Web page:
They both give quite a plush and refined kind of feel.
They kind of feel like you’re wearing a smoking jacket when you’re wearing both of these shoes.
The upper on the Evoride is a little bit more refined than the Glideride upper, but I think the tongue of the Glideride is quite a bit more cushioned and there’s quite a bit more foam in it than the Evoride.
The tongue in the Evoride seems like they’ve reduced it down at least a little bit for Asics.
I would suggest though that the Evoride is a lot more narrow than the Glideride. So, do test it out in store if you can.
The Evoride just doesn’t feel so sort of clunky really on foot or underfoot.
I’ve got to say it’s really easy to achieve a good lockdown in the Glideride and the Evoride.
When you do cinch the shoes up over the top of the midfoot, it really does feel like you get a great lockdown.
I didn’t have any issues really with the shoes loosening up at all over any sort of length of miles.
I think the construction and build quality of both shoes is very high.
I can see the Evoride and the Glideride certainly lasting the test of time providing the runner with no durability issues whatsoever.
Certainly, Asics makes a very hard-wearing shoe. That’s for sure.
The rubber on the outsole is very smooth and it’s kind of almost flat really on the Glideride.
The outsoles on both shoes feel a little bit slippery when I hit a couple of metal grates on the floor.
On the Glideride, you’ve got that EVA plate along the outsole as well.
I guess, along with the extra foam, those are probably the things that are adding up for that extra weight.
That kind of full-contact outsole on the Evoride is certainly my preference between the two shoes.
The one thing I’m not as keen on about the Glideride, I think they don’t work great on uneven surfaces.
So, when I wore the Glideride on uneven areas of the pavement or on cobbles, I did feel a little destabilized.
The outsole is designed to help you roll through your foot and spend as little as possible on the ground and I did find the grip amazing. on most surfaces.
Other than uneven surfaces, I’ve run in the Glideride and I’ve never slipped in them, but they don’t feel as grippy as my Asics Nimbus for example.
The Asics Evoride have been out on some slippery pavements and I already feel much more confident in the grip in these than I do compared to the Glideride.
As quite a tall runner, I often struggle when shoes go past a certain weight because they just feel really unwieldy on foot.
I think the Glideride was just about as weighty as I’d want to go with a shoe, but it certainly is a shoe that once I get going, I kind of forget about the weight a little bit.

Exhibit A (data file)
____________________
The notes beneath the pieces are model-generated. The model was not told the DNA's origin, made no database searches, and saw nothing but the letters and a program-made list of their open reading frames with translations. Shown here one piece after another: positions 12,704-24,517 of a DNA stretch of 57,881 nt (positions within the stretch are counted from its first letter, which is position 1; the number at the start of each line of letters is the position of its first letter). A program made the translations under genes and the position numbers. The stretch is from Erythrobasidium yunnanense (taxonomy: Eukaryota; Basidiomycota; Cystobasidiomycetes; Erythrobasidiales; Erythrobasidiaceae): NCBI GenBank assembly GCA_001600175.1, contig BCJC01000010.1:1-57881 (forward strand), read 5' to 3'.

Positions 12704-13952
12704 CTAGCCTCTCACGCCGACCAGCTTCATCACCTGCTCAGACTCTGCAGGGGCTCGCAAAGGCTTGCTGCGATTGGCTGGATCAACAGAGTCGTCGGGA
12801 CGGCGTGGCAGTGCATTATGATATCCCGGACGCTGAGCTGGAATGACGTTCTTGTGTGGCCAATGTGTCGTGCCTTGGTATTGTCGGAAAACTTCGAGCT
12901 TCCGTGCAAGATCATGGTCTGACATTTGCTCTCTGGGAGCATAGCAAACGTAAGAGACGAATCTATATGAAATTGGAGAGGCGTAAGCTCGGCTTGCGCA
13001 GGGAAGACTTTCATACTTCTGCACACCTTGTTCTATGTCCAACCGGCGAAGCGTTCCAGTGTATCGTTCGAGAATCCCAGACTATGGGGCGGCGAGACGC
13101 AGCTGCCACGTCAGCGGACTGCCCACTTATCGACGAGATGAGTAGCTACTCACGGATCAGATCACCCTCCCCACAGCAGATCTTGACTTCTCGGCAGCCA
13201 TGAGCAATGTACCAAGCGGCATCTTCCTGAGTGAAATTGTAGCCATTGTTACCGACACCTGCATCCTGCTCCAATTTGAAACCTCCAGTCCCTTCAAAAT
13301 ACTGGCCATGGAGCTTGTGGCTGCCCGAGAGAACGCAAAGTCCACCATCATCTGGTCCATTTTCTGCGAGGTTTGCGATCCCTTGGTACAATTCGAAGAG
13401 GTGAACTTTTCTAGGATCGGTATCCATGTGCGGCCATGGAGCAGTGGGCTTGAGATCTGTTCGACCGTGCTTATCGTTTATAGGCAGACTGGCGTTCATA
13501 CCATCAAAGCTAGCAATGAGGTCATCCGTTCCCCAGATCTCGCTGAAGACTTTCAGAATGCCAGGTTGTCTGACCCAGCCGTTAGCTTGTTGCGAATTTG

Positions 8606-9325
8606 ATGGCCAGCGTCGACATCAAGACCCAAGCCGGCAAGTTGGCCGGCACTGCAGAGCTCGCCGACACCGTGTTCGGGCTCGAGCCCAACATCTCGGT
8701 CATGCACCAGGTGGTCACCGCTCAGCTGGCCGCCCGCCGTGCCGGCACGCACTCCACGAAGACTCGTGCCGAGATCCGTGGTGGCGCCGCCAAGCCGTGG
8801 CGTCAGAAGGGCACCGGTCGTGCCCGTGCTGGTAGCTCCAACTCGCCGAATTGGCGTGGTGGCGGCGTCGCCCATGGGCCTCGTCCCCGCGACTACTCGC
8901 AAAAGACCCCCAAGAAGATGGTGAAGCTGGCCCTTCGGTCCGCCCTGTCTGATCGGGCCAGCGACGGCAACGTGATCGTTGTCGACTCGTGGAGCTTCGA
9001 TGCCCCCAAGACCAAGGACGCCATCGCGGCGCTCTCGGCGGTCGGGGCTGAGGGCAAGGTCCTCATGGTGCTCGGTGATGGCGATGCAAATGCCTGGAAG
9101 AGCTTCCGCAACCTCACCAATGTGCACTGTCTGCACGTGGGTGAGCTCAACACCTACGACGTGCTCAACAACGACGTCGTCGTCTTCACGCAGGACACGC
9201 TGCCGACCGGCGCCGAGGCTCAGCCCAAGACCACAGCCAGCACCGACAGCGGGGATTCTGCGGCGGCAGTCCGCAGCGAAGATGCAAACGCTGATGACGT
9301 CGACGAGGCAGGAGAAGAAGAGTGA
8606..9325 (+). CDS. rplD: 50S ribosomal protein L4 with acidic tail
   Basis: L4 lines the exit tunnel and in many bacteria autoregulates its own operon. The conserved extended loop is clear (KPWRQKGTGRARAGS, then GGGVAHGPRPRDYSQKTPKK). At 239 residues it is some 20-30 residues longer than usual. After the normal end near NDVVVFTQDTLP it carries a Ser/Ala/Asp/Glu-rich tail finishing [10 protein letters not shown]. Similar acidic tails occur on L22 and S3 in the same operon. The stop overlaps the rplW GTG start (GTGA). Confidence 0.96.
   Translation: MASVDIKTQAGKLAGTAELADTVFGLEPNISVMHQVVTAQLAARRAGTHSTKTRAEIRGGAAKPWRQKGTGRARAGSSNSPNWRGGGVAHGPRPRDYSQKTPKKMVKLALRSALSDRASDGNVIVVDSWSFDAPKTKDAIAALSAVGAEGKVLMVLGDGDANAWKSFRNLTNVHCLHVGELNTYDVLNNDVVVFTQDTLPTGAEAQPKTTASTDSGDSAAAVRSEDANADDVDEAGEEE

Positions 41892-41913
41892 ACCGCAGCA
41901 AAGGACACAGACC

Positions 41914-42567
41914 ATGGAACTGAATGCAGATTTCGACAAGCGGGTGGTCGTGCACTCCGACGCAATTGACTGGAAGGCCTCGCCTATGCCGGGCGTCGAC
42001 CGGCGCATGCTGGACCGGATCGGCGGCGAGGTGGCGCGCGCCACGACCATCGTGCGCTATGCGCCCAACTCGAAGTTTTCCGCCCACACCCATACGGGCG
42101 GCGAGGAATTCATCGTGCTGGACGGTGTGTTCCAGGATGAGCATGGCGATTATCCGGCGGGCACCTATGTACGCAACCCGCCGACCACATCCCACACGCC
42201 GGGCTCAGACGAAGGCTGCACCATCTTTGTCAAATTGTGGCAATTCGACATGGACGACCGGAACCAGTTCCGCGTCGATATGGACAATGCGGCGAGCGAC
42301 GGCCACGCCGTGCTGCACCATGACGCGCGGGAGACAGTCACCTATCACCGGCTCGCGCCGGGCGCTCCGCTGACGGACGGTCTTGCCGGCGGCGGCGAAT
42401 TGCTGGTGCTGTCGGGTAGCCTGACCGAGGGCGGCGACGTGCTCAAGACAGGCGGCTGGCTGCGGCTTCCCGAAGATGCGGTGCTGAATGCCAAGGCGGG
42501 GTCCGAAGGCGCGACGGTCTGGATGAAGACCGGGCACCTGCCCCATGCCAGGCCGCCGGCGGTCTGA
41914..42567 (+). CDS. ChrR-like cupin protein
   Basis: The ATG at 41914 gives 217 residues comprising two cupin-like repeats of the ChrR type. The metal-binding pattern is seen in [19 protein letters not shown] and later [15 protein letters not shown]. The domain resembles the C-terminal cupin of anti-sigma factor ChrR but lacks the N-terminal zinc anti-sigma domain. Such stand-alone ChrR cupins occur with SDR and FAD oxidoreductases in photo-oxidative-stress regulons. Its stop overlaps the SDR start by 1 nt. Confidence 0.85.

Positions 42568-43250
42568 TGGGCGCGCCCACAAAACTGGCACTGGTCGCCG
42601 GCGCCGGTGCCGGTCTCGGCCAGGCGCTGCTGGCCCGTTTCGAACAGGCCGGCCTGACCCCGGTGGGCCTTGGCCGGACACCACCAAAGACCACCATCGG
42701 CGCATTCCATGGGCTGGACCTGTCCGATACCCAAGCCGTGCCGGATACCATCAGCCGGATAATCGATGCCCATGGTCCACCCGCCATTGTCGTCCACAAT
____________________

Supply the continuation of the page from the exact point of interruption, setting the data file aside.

I certainly own heavy issues than the Glideride and this one still feels good to me.
Evoride vs Glideride – Me?
If I would buy only one shoe, I would go for the Evoride, and here’s why…
I do love the Glideride, but I just think the Evoride offers that little bit better value for money, to be honest.
With the Evoride, you kind of get all the benefits that you’re getting from the other two without paying for all of the things that perhaps you don’t want from an everyday shoe.
The Evoride is not as kind of aggressive and over-engineered because it does not have all the built-up feeling around the midfoot area, which gives it that nimble lower profile.
It’s a great shoe for shorter distances like 5ks and 10ks where you want just an extra bit of speed but also going inside your half marathon where you want that kind of extra bit of energy in your legs.
It is also really soft in the tongue as well and there’s no pressure going from around the lace area onto the top of your foot, which is always great.
It’s is a souped-up version of an everyday shoe, but I do feel it’s diverting tiredness from my calves.
Evoride vs Glideride – You?
I think you need to consider usage very carefully…
- What are you going to use the shoe for?
- Which one’s going to suit you best?
- Which one of the two shoes is going to kind of give you what you need?
I think if you want lots of cushioning over the miles, then the two foams used in the Glideride midsole will hit the spot.
Also, if you want that plush and very pressing upper for those long runs, then the Glideride will do the job.
On the flip side of that, if you want a faster more tempo type shoe with an old-school upper, then I think the Evoride will be your go-to shoe.
And if you do want something more fancy that can just help you with those longer runs and perhaps help you with your half marathon distances, I think the Glideride would be great for that.
So, in this energy-saving trio, we have the Metaride, which came out first, the Glideride, and the most recent edition, the Evoride which is the cheapest of the three.
The Evoride and the Glidride have very similar uppers and two very different midsoles for different areas of your training.
So with the Evoride being the cheapest in the energy-saving family, if you are thinking of getting into the Ride series without compromising on your ability to kind of test the Guidesole rocker technology for yourself, this is a good entry-level to that.
That’s all for this Asics Evoride vs Glideride comparison shootout.
Thanks for reading through to the end of this article.
I hope this helps you make an educated decision if you’re going to go for one of Asics current models.
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Stay safe and see you in the next one.